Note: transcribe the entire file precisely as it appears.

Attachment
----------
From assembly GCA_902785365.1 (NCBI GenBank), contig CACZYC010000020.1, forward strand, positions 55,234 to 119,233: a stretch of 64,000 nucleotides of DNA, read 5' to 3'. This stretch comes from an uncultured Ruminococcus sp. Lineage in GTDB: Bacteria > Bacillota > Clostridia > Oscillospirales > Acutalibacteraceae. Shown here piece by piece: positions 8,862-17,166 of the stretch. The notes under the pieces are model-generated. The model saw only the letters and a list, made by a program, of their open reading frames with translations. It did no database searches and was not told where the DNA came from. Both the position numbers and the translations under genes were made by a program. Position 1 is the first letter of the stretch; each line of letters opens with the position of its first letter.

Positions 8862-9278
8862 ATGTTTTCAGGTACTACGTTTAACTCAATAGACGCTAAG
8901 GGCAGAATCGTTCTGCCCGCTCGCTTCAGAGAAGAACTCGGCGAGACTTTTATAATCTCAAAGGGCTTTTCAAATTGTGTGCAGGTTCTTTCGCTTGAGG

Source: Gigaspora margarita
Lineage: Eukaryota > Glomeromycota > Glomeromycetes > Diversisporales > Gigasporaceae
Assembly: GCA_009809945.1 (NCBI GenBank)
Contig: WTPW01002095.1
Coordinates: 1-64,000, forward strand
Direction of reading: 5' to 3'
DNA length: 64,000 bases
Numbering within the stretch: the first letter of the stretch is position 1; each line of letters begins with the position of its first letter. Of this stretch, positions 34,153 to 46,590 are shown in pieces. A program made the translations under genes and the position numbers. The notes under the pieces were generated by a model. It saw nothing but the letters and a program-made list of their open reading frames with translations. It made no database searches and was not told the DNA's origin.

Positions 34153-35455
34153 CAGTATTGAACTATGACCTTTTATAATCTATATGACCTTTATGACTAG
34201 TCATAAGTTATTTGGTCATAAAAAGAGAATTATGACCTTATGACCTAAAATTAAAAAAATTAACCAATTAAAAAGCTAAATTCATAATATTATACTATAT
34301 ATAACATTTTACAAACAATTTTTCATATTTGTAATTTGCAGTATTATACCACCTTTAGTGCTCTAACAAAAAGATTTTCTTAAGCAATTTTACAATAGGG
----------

From assembly GCA_902785365.1 (NCBI GenBank), contig CACZYC010000020.1, forward strand, positions 55,234 to 119,233: a stretch of 64,000 nucleotides of DNA, read 5' to 3'. This stretch comes from an uncultured Ruminococcus sp. Lineage in GTDB: Bacteria > Bacillota > Clostridia > Oscillospirales > Acutalibacteraceae. Shown here piece by piece: positions 8,862-17,166 of the stretch. The notes under the pieces are model-generated. The model saw only the letters and a list, made by a program, of their open reading frames with translations. It did no database searches and was not told where the DNA came from. Both the position numbers and the translations under genes were made by a program. Position 1 is the first letter of the stretch; each line of letters opens with the position of its first letter.

Positions 8862-9278
8862 ATGTTTTCAGGTACTACGTTTAACTCAATAGACGCTAAG
8901 GGCAGAATCGTTCTGCCCGCTCGCTTCAGAGAAGAACTCGGCGAGACTTTTATAATCTCAAAGGGCTTTTCAAATTGTGTGCAGGTTCTTTCGCTTGAGG

Source: Gigaspora margarita
Lineage: Eukaryota > Glomeromycota > Glomeromycetes > Diversisporales > Gigasporaceae
Assembly: GCA_009809945.1 (NCBI GenBank)
Contig: WTPW01002095.1
Coordinates: 1-64,000, forward strand
Direction of reading: 5' to 3'
DNA length: 64,000 bases
Numbering within the stretch: the first letter of the stretch is position 1; each line of letters begins with the position of its first letter. Of this stretch, positions 34,153 to 46,590 are shown in pieces. A program made the translations under genes and the position numbers. The notes under the pieces were generated by a model. It saw nothing but the letters and a program-made list of their open reading frames with translations. It made no database searches and was not told the DNA's origin.

Positions 34153-35455
34153 CAGTATTGAACTATGACCTTTTATAATCTATATGACCTTTATGACTAG
34201 TCATAAGTTATTTGGTCATAAAAAGAGAATTATGACCTTATGACCTAAAATTAAAAAAATTAACCAATTAAAAAGCTAAATTCATAATATTATACTATAT
34301 ATAACATTTTACAAACAATTTTTCATATTTGTAATTTGCAGTATTATACCACCTTTAGTGCTCTAACAAAAAGATTTTCTTAAGCAATTTTACAATAGGG